Photos and VideosMore Photos and Videos
Fire officials say this green Cadillac hit an unknown number of people during a parade in Damascus Saturday.
Authorities believe the driver who plowed into dozens of hikers marching in a Virginia mountain town parade suffered from a medical condition and did not cause the crash intentionally, an emergency official said Sunday.
Officials did not have a formal confirmation or any specifics on the condition, but based on the accounts of authorities and witnesses on the scene, they are confident the issue was medical, according to Pokey Harris, Washington County's director of emergency management. "There is no reason to believe this was intentional,'' she said.
In what witnesses called a frantic scene at the parade, about 50 to 60 people suffered injuries ranging from critical to superficial Saturday. No fatalities were reported. Three of the worst injured were flown by helicopter to area hospitals.
Two people were kept at hospitals overnight, but their injuries were not critical as of Sunday, Harris said. ``For the most part, everyone was treated and released,'' she said.
The crash happened around 2:10 p.m. Saturday during the Hikers Parade at the Trail Days festival, an annual celebration of the Appalachian Trail in Damascus, near the Tennessee state line about a half-hour drive east of Bristol.
Damascus Police Chief Bill Nunley didn't release the driver's name or age but said he was participating in the parade and he had traversed the Appalachian Trail in the past. Several witnesses described him as an elderly man.
Nunley said the man's 1997 Cadillac was one of the last vehicles in the parade and the driver might have suffered an unspecified medical problem when his car accelerated to about 25 mph and struck the crowd on a two-lane bridge along the town's main road. The driver was among those taken to hospitals.
"It is under investigation, and charges may be placed,'' Nunley said Saturday.
On Sunday, festival events were continuing as scheduled, Harris said. Mayor Jack McCrady had encouraged people to attend the final day.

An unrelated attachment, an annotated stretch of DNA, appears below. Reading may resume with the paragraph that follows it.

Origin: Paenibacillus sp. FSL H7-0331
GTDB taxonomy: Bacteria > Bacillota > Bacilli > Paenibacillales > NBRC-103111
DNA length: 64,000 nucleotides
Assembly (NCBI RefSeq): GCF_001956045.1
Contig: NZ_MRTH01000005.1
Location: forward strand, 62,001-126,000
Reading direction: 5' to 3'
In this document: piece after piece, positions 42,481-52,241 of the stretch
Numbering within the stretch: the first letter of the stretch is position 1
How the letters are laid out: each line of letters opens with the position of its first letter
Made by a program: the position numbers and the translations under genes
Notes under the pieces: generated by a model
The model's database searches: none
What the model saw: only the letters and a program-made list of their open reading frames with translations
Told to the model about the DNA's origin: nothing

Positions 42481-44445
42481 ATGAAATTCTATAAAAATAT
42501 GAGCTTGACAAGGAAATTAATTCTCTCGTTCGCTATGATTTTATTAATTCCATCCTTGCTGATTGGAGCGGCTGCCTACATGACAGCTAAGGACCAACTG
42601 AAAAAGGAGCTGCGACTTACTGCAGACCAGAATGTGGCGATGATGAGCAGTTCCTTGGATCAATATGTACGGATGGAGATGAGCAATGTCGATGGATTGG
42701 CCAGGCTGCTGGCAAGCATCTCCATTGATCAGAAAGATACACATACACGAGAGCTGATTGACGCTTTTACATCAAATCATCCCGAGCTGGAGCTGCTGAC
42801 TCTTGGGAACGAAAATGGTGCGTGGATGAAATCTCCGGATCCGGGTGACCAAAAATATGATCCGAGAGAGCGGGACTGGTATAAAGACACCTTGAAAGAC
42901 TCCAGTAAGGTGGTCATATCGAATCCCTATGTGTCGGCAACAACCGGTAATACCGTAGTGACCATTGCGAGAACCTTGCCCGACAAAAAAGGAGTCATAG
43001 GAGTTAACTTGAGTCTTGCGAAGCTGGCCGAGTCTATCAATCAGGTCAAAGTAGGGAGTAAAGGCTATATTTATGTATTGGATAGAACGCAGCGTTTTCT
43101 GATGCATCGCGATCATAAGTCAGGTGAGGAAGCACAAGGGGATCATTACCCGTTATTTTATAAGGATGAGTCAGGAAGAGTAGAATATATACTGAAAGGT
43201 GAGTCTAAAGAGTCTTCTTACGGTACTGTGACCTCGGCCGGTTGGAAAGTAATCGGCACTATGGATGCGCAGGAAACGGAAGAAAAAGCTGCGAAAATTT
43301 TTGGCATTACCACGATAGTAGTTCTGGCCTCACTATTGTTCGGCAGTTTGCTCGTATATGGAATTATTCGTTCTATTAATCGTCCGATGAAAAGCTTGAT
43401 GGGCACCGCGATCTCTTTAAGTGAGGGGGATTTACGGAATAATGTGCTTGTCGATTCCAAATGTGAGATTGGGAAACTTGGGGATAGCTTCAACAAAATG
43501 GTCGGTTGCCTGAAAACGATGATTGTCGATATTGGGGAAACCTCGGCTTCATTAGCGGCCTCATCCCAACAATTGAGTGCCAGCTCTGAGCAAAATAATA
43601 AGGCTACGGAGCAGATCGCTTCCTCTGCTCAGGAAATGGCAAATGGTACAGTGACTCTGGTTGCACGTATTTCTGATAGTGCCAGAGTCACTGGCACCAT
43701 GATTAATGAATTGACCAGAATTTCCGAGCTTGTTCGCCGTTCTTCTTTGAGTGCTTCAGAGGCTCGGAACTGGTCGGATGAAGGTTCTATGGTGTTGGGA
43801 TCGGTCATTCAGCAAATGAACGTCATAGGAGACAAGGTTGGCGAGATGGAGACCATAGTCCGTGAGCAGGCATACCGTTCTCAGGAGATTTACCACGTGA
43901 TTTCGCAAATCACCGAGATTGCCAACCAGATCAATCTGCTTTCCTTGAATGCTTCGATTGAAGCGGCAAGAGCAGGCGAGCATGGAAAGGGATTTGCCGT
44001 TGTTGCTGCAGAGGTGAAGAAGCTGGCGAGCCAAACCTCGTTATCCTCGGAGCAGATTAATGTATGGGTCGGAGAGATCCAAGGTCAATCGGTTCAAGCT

"In 27 years of this, we've never had anything of this magnitude, and is it our job to make sure it doesn't happen again,'' he said.
Harris said that the incident left a "sad heart and black cloud'' over the event and that people were proceeding with "heightened awareness.'' But she emphasized the crash was an accident and said no additional security measures were taken.
On Saturday, Rudolph "Chip'' Cenci, 64, of Minoa, N.Y., told The News-Item newspaper in Shamokin, Pa., that he heard people yelling "get out of the way'' and turned around to find the car was about to hit him. He jumped onto the hood and held onto the gap at the base of the windshield near the wipers. He said the driver had a blank stare on his face.
"I bet you that man never realized someone was on his hood,'' Cenci said.
Cenci said he had a bump on his knee but was otherwise OK. He added that his wife, Susan, 63, narrowly missed being hit.
Amanda Puckett, who was watching the parade with her children, ran to the car, where she and others lifted the car off those pinned underneath.
"Everybody just threw our hands up on the car and we just lifted the car up,'' she said.
Keith Neumann, a hiker from South Carolina, said he was part of the group that scrambled around the car. They pushed the car backward to free a woman trapped underneath and lifted it off the ground to make sure no one else was trapped.
"There's no single heroes,'' he said. ``We're talking about a group effort of everybody jumping in.''